Book Review: Camp by Elaine Wolf

Camp cover imageWhen Amy’s Uncle Ed buys Camp Takawanda for Girls in Maine, her dad signs her up for the eight-week summer program even though she doesn’t want to go. Amy’s mother, who is unemotional with Amy, is even harsher with her younger brother, who has autism. Amy knows she needs to stay home to run interference between the two of them, and because Charlie is closely bonded with her.

But when summer comes Amy finds herself on a bus from her home in New Jersey to the woods of Maine, and right away she knows she doesn’t fit in with the rest of the group. The camp bully, who has Amy’s cousin on her side, also harasses her. Through the long weeks of camp, Amy learns to find her voice, make friends with some of the other girls, and remembers a disturbing incident with her mom when she was younger. But it’s not until camp ends that a shattering event will let her truly understand her mother and herself.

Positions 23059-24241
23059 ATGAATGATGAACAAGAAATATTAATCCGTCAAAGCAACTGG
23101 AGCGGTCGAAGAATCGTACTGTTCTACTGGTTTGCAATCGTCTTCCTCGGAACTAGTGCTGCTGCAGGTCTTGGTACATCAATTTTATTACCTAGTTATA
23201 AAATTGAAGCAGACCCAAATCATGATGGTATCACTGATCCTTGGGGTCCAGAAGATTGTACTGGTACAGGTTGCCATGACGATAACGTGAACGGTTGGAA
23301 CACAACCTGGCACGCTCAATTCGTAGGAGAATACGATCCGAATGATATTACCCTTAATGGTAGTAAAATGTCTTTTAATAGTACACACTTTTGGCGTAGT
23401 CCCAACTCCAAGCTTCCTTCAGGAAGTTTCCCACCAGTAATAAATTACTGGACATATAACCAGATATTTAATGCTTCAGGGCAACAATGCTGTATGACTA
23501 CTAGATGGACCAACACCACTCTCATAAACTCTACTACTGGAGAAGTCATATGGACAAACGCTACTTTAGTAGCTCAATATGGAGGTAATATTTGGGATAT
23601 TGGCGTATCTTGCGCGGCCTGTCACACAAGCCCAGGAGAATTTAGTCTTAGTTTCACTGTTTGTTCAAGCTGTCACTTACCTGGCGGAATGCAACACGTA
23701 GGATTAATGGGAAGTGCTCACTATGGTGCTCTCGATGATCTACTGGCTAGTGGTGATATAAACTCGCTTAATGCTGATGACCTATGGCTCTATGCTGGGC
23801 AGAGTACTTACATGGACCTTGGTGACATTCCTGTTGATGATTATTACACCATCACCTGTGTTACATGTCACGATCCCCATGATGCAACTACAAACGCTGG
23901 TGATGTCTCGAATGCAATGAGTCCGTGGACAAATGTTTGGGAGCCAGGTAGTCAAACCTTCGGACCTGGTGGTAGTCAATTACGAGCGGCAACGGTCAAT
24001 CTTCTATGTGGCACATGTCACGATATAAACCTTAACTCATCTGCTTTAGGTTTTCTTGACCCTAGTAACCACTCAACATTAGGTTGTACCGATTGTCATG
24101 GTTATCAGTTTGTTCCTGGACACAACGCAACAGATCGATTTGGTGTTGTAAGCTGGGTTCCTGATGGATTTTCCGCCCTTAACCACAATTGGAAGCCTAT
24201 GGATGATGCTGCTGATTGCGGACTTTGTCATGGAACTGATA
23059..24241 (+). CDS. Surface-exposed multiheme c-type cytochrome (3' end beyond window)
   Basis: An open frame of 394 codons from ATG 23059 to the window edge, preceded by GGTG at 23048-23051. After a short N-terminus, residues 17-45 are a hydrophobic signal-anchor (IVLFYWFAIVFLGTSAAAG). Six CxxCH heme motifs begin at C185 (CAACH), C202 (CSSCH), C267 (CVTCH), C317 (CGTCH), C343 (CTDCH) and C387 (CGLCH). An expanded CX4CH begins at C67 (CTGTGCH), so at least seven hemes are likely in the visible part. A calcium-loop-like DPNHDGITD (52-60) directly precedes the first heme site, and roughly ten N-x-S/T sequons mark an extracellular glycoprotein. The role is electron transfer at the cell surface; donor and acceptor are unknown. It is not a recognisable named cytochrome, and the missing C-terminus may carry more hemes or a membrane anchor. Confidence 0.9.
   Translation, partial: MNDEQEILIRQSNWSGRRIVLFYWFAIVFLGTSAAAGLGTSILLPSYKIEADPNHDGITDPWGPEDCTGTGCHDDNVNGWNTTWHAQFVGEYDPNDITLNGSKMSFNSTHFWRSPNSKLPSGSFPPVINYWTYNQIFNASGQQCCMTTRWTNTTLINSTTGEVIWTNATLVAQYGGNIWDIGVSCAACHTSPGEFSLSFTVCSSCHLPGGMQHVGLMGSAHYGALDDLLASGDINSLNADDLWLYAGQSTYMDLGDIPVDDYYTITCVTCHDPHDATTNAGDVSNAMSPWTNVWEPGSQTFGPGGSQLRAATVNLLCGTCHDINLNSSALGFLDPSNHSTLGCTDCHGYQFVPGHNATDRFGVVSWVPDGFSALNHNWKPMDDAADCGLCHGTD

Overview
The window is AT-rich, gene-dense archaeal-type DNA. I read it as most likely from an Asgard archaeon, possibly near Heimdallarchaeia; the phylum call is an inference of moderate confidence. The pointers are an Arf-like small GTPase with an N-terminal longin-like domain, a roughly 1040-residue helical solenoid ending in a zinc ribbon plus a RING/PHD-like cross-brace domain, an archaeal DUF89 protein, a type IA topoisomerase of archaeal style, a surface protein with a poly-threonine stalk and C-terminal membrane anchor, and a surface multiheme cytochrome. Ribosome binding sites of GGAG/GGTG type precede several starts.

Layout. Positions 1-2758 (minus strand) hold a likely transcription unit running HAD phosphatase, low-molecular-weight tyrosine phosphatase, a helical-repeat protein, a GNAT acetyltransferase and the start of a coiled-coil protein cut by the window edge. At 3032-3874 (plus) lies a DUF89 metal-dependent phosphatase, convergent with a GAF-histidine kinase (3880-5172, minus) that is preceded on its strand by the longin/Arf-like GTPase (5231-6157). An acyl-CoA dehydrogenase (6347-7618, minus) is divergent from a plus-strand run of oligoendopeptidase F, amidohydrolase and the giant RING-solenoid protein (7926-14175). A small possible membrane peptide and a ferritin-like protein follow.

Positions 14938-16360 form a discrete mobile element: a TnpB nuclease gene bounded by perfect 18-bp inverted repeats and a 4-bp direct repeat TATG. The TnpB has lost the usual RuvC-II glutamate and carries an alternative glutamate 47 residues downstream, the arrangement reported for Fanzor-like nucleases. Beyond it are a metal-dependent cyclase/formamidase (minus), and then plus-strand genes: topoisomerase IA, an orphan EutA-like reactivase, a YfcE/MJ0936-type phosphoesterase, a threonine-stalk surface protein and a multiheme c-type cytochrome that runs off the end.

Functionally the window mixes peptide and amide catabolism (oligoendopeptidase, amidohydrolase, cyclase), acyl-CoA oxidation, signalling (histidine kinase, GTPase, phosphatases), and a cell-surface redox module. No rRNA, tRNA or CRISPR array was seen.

Camp by Elaine Wolf explores some really tough issues: bullying, strained mother-daughter relationships, finding your voice, and a hint of sexual abuse. These are all important issues to discuss, and a mother-daughter book club with girls 14 and over is a good place to discuss them. Though at times I felt the camp bully and Amy’s mother were too extreme in their actions, and I would have liked to know more about their motivations earlier in the story, I found Amy’s story—she’s caught between a needy brother, rigid mother and controlling campmate—compelling and thought-provoking.

The author provided me with a copy of this book to review.

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